The city of New London and Mosquito Hill Nature Center teamed up the weekend of May 3, offering activities to raise awareness about migratory birds.
International Migratory Bird Day (IMBD) used to be officially celebrated on the second Saturday in May. However, with differences in when birds return to different parts of the country, cities throughout the county are now hosting events anytime during spring to help people learn what they can do to help resident and migratory birds.
Saturday featured events at the nature center with bird hikes and a special paddle in the lowland forest. Birdwatchers had the opportunity to visit parts of the property that are underwater in spring. By canoe and kayak they traveled through some flooded backcountry and saw some returning hawks and eagles.
The Birding by Boat was sponsored by Wolf River Paddle Sports (WRPS) of New London. Jeff Sommer, owner of WRPS, and volunteers accommodated nearly 30 boaters of all ages.
On Sunday, early risers visited Hatten Park and the Sturgeon Trail out on Cty Hwy X. Birders saw returning warblers and even an American Bittern. The afternoon featured Hortonville teen Emily Roach as she talked about What it Takes to Become a Falconer. Emily, at 15 years old, has successfully trained two red-tailed hawks. The working relationship between human and hawk is really amazing when you think about the fact that the hawk is the hunter and the human is there to assist.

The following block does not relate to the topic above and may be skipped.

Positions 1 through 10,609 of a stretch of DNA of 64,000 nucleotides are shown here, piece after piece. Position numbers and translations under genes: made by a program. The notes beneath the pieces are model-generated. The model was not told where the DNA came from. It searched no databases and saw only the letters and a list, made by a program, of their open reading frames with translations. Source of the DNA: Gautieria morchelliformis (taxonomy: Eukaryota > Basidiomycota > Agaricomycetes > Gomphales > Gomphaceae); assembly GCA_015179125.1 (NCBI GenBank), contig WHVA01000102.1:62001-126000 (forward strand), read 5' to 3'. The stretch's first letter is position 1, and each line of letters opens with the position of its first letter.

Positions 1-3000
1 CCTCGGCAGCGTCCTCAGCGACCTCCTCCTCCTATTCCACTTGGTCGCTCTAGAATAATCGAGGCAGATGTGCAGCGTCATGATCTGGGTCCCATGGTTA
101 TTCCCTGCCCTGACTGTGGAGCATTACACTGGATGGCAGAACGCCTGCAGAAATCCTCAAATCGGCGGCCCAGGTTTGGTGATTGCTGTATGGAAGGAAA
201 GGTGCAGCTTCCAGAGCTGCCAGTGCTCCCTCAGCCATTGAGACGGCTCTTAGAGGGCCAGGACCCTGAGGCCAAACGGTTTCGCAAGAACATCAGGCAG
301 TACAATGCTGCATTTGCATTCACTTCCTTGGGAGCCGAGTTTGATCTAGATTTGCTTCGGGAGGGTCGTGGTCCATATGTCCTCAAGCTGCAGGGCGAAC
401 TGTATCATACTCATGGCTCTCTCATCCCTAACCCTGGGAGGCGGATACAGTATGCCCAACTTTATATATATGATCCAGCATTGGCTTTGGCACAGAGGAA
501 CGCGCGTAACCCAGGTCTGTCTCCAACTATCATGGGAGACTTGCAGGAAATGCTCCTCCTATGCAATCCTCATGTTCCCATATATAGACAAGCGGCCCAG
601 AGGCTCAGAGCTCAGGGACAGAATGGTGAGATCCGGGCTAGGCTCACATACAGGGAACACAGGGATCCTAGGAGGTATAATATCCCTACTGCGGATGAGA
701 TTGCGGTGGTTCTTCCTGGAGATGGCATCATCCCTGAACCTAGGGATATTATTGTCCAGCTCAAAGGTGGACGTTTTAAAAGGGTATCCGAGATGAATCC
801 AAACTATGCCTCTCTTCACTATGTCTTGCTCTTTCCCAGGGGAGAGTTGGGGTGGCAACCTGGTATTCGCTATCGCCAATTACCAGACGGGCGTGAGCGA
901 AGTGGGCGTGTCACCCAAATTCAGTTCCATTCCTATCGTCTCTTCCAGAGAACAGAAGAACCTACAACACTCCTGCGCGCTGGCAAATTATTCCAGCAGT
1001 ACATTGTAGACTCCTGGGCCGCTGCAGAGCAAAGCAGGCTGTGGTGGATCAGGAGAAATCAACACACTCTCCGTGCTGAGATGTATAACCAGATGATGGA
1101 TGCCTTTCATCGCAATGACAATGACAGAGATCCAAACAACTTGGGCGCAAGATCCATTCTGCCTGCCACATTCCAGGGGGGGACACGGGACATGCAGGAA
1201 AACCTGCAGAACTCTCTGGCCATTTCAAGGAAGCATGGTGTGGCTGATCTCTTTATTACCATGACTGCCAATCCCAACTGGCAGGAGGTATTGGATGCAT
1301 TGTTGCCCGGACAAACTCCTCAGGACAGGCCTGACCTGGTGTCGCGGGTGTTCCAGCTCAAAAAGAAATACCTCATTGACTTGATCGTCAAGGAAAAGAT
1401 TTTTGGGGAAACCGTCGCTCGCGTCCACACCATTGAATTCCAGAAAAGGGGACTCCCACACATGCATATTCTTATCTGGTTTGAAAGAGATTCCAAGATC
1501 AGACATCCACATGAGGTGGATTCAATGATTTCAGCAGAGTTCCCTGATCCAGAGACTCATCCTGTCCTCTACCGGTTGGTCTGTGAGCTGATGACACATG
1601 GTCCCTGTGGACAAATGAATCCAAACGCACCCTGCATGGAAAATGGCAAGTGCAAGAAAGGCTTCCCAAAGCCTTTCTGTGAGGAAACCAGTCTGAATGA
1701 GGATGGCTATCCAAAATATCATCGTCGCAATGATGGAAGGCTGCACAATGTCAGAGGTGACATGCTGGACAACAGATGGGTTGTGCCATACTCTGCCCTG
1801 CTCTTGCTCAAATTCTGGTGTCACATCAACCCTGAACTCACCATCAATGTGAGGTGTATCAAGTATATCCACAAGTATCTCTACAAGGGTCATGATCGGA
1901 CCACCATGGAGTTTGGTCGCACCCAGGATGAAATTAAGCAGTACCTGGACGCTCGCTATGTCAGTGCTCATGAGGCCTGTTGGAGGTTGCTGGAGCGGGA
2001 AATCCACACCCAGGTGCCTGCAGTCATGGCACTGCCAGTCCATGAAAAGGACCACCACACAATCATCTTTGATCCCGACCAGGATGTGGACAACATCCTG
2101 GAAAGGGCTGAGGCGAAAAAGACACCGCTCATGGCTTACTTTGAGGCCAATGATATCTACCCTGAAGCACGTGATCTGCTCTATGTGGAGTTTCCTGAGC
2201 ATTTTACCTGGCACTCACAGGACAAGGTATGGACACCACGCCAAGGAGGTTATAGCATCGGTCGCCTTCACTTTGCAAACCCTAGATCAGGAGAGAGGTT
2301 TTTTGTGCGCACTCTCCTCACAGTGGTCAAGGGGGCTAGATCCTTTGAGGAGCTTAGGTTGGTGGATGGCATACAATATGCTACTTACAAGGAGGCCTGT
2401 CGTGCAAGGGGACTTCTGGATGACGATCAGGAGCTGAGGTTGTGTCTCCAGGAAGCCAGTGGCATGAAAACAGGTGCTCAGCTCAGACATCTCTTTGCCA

The winner of New London’s Best Bird Friendly Yard Contest was Harland Steffen at 1040 Montgomery St. Harland won a 40-pound bag of black sunflower seed per month for a year courtesy of Larsen Cooperative of New London.
Harland gave permission for folks to stop and visit his yard and see what earned him the top honors.
The combination of providing three distinct feeder areas in different parts of the yard all with full clean feeders with predator guards, also several clean and full bath areas, properly built nest boxes for cavity nesters and a variety of native plants in the landscape that provide food sources and cover gave Steffen the top score.
The Feather Fest Committee hopes to offer the contest in future years to raise awareness of what landowners can do for improving their property to support bird life. Next year watch the local papers in April for contest announcements.
Most Feather Fest activities were free and open to all ages thanks to additional sponsors: Community First Credit Union, Michael Lawton Family Dentistry, the Northeast Wisconsin Birding Club and the Wolf River Chapter of Ducks Unlimited.
If you wish to learn about making your yard more bird friendly, contact the nature center staff at 779-6433 for ideas. Who knows maybe next year you could be the winner.